The male demographic clearly felt attacked by the ad (um, hello, EVERY MEDIA ADVERT makes women feel like sh*t about ourselves so now you understand how it feels) despite the fact that it was arguably trying to encourage them to better themselves for their own benefit.

Let's not forget that toxic masculinity is harmful to men as well as women. While men are the perpetrators of 90% of violent crime in America, they are also 70% of the victims of violent crime. They are also four times more likely to commit suicide.

By facing the aggression and violence inherent in society, men find gain too, yet so many of them are too angered by the ad to see that it isn't trying to attack them personally.

President of Procter & Gamble, owners of Gillette, stated that;

"By holding each other accountable, eliminating excuses for bad behaviour, and supporting a new generation working towards their personal 'best,' we can help create positive change that will matter for years to come."

No doubt Gillette anticipated a backlash to the clip, but all publicity is good publicity as the saying goes.

Gillette has collaborated with the Building A Better Man project, which aims to reduce violent behaviour in men, and The Boys and Girls Club of America, which helps young men develop better communication skills.

The company is also donating $1m a year to US charities who work to support men over the next three years.

It has to be said that their efforts deserve praise, since #MeToo began there has been a shocking amount of defensive commentary from groups of men as opposed to constructive conversations and support for women and minorities suffering at the hands of the patriarchy.

Gillette has rarely found itself in the midst of controversy, but today everyone is talking about them.

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Claire Foy has gained international recognition for her powerful portrayal of Queen Elizabeth II in The Crown, Lisbeth Salander in The Girl in the Spider’s Web and now as Janet Armstrong in First Man.

As part of her acceptance speech for the #SeeHer recognition gong at the Critics' Choice Awards, she delivered a moving statement about the complexities of female roles.

She became the third actor to receive the accolade, which was launched by the Association of National Advertisers in 2016.

She followed in Viola Davis' and Gal Gadot's footsteps, winning the award which aims to increase the number of accurate depictions of women across the media.

Foy made sure to speak about how numerous people refer to her role in the 2018 Neil Armstrong biopic First Man as "just the wife", which she strongly opposes.

“I’ve had the opportunity to play some extraordinary women, for all sorts of reasons, and none more so than Janet Armstrong,” Foy said.

"She lived her life with such bravery and resilience and determination and love," she added.

“I can’t tell you how many times during the making of the movie and in the press tour that people said to me, ‘Well that part is normally the part of just the wife’." 

“And there’s no such thing as ‘just the wife’.” This statement got rapturous applause from the star-studded audience, clearly emphatically agreeing with the British actress.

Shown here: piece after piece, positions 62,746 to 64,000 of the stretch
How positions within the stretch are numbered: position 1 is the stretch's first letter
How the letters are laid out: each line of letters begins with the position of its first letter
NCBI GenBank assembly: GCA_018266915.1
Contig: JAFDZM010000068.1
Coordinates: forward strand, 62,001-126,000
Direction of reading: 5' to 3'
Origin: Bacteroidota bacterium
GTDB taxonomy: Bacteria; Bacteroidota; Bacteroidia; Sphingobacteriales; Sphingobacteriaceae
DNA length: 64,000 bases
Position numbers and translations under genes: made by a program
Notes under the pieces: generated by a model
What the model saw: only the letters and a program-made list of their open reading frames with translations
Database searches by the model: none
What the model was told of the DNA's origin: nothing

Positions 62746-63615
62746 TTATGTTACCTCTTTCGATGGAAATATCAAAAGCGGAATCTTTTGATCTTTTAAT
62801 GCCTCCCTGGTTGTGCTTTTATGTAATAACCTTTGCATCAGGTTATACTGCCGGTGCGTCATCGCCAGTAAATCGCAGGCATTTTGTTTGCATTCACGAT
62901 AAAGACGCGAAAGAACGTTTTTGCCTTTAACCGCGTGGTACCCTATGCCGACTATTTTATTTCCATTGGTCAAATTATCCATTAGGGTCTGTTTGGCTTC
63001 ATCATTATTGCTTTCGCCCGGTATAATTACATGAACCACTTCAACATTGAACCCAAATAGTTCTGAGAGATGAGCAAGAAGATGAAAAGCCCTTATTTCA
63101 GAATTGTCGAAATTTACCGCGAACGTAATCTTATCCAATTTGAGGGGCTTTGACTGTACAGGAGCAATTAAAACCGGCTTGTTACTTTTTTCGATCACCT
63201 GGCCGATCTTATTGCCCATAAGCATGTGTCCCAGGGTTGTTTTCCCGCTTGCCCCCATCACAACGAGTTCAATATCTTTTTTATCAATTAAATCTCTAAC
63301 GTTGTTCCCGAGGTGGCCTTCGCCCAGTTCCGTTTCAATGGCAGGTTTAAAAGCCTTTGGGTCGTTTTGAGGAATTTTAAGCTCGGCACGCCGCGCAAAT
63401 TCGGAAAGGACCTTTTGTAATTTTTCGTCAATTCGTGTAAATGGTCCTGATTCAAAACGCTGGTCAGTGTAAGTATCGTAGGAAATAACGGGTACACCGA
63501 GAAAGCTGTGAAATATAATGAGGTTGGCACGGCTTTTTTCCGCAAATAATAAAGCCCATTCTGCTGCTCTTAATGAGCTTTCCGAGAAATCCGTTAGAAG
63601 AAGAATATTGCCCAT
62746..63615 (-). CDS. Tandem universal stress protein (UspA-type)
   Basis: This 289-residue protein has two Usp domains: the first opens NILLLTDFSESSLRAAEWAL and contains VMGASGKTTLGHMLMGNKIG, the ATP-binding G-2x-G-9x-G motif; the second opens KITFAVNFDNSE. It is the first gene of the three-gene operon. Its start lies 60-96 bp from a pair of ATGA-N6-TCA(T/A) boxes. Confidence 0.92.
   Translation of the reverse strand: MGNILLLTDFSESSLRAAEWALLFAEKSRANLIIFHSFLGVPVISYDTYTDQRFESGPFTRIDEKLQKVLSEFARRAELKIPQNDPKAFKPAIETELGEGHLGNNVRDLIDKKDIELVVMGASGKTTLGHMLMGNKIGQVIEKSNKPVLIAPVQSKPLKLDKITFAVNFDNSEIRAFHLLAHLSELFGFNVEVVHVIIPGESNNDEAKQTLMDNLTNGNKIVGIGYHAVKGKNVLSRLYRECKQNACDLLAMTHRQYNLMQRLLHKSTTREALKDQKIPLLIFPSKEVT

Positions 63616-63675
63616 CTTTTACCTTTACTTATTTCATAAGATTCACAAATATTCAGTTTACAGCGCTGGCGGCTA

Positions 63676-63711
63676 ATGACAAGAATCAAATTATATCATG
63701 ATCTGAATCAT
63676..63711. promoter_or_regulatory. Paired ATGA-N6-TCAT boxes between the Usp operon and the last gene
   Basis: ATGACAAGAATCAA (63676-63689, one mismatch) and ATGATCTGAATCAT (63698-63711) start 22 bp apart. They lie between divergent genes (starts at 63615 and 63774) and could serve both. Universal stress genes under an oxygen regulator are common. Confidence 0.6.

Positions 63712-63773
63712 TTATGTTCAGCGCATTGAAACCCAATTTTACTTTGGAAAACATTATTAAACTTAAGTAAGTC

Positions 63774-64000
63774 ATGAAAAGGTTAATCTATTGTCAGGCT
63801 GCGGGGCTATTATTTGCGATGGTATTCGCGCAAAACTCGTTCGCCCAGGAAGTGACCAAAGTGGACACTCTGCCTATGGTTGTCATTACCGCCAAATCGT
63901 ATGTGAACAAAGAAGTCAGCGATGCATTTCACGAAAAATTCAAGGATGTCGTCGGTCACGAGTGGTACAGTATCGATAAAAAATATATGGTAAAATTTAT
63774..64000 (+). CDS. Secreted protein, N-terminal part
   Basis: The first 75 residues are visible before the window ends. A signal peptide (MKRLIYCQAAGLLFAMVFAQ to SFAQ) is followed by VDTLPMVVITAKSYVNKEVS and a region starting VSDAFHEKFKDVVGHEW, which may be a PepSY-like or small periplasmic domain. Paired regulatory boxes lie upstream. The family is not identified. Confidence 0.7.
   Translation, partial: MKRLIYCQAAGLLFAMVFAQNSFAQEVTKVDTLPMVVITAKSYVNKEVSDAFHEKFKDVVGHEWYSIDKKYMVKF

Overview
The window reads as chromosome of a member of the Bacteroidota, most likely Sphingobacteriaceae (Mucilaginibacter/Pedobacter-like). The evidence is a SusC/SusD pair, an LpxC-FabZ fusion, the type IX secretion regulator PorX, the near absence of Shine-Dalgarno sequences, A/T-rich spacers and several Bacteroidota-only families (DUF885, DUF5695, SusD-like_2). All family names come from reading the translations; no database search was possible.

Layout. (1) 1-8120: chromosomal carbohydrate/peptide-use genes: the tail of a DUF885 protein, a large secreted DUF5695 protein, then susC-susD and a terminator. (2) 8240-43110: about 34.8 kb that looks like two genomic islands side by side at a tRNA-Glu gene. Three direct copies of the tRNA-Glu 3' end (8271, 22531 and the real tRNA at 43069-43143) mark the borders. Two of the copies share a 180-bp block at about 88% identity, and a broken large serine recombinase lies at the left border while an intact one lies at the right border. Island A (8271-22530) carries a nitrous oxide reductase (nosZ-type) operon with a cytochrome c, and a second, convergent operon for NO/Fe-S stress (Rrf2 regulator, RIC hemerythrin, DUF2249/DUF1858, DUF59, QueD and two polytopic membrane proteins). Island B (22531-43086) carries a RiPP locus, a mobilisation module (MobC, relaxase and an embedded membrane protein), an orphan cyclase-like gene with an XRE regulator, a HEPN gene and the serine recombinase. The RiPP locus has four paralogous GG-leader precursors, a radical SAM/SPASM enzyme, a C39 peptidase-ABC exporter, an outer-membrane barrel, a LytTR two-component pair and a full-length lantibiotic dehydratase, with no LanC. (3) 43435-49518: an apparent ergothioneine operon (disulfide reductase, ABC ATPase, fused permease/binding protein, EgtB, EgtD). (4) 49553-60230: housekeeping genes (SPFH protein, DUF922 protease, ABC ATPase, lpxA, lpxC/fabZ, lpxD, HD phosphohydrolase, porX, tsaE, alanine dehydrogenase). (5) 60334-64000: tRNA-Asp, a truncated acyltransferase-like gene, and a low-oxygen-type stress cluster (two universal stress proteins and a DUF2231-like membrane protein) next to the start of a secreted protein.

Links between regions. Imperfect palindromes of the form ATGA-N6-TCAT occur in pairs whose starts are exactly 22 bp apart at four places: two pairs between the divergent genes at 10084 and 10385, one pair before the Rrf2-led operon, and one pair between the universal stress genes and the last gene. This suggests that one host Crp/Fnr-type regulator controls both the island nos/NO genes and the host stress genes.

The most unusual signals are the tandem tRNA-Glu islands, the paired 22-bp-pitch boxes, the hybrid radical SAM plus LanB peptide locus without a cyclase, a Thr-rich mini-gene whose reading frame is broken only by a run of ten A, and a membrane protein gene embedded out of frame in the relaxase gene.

Foy illustrated that it’s an actor’s responsibility to question who they portray, how they portray them and “how we want people to see themselves on screen” to create change.

Viola Davis presented Foy with the award, and Foy explained how she’d previously watched Davis’ acceptance speech for the 2016 #SeeHer award in preparation for her own.

She was eternally inspired by the outstanding Widows actor’s words that “the greatest privilege in your life is to be who you are.” WE STAN.

The actress concluded by saying she hopes the #SeeHer award will give her “encouragement” to be “brave enough to face and see myself”, and that she hopes it will also help others to do the same.

*Passes the tissues around the office*

im not gonna cry emmy awards GIF by Emmys

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Beauty pageants such as Miss Universe attract a hell of a lot of negative attention daily, especially since Donald Trump owns one. Anything he owns usually turns to ash, TBF.

From those who feel it's concepts are totally outdated for the modern world, to those expressing concern over how problematic the notion of 'swimsuit bodies' is, pageants are often in the spotlight for scandals.

Once again, pageants are in the media after Miss USA, Sarah Rose Summers, was filmed mocking foreign beauty queens and even IMITATING THEIR ACCENTS at the Miss Universe competition.

Can you believe?

 
 
 
 
 
 
 
 
 
 
 
 
 
 
 

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This is beyond clueless. 

The sexism surrounding the pageants is bad enough, without the racism added to the pile of problems. Summers can be heard saying;

"Miss Cambodia is here and doesn’t speak any English, and not a single other person speaks her language. Could you imagine?"

 
 
 
 
 
 
 
 
 
 
 
 
 
 
 

A post shared by Sarah Rose Summers (@sarahrosesummers) on

Summers then went on to mock yet another contestant, Miss Vietnam, saying:

"She’s so cute and she pretends to know so much English."

Not only did she mock her for her lack of English (as if Summers knows anything about being bilingual), she then made fun of how Miss Vietnam spoke.

 
 
 
 
 
 
 
 
 
 
 
 
 
 
 

A post shared by Sarah Rose Summers (@sarahrosesummers) on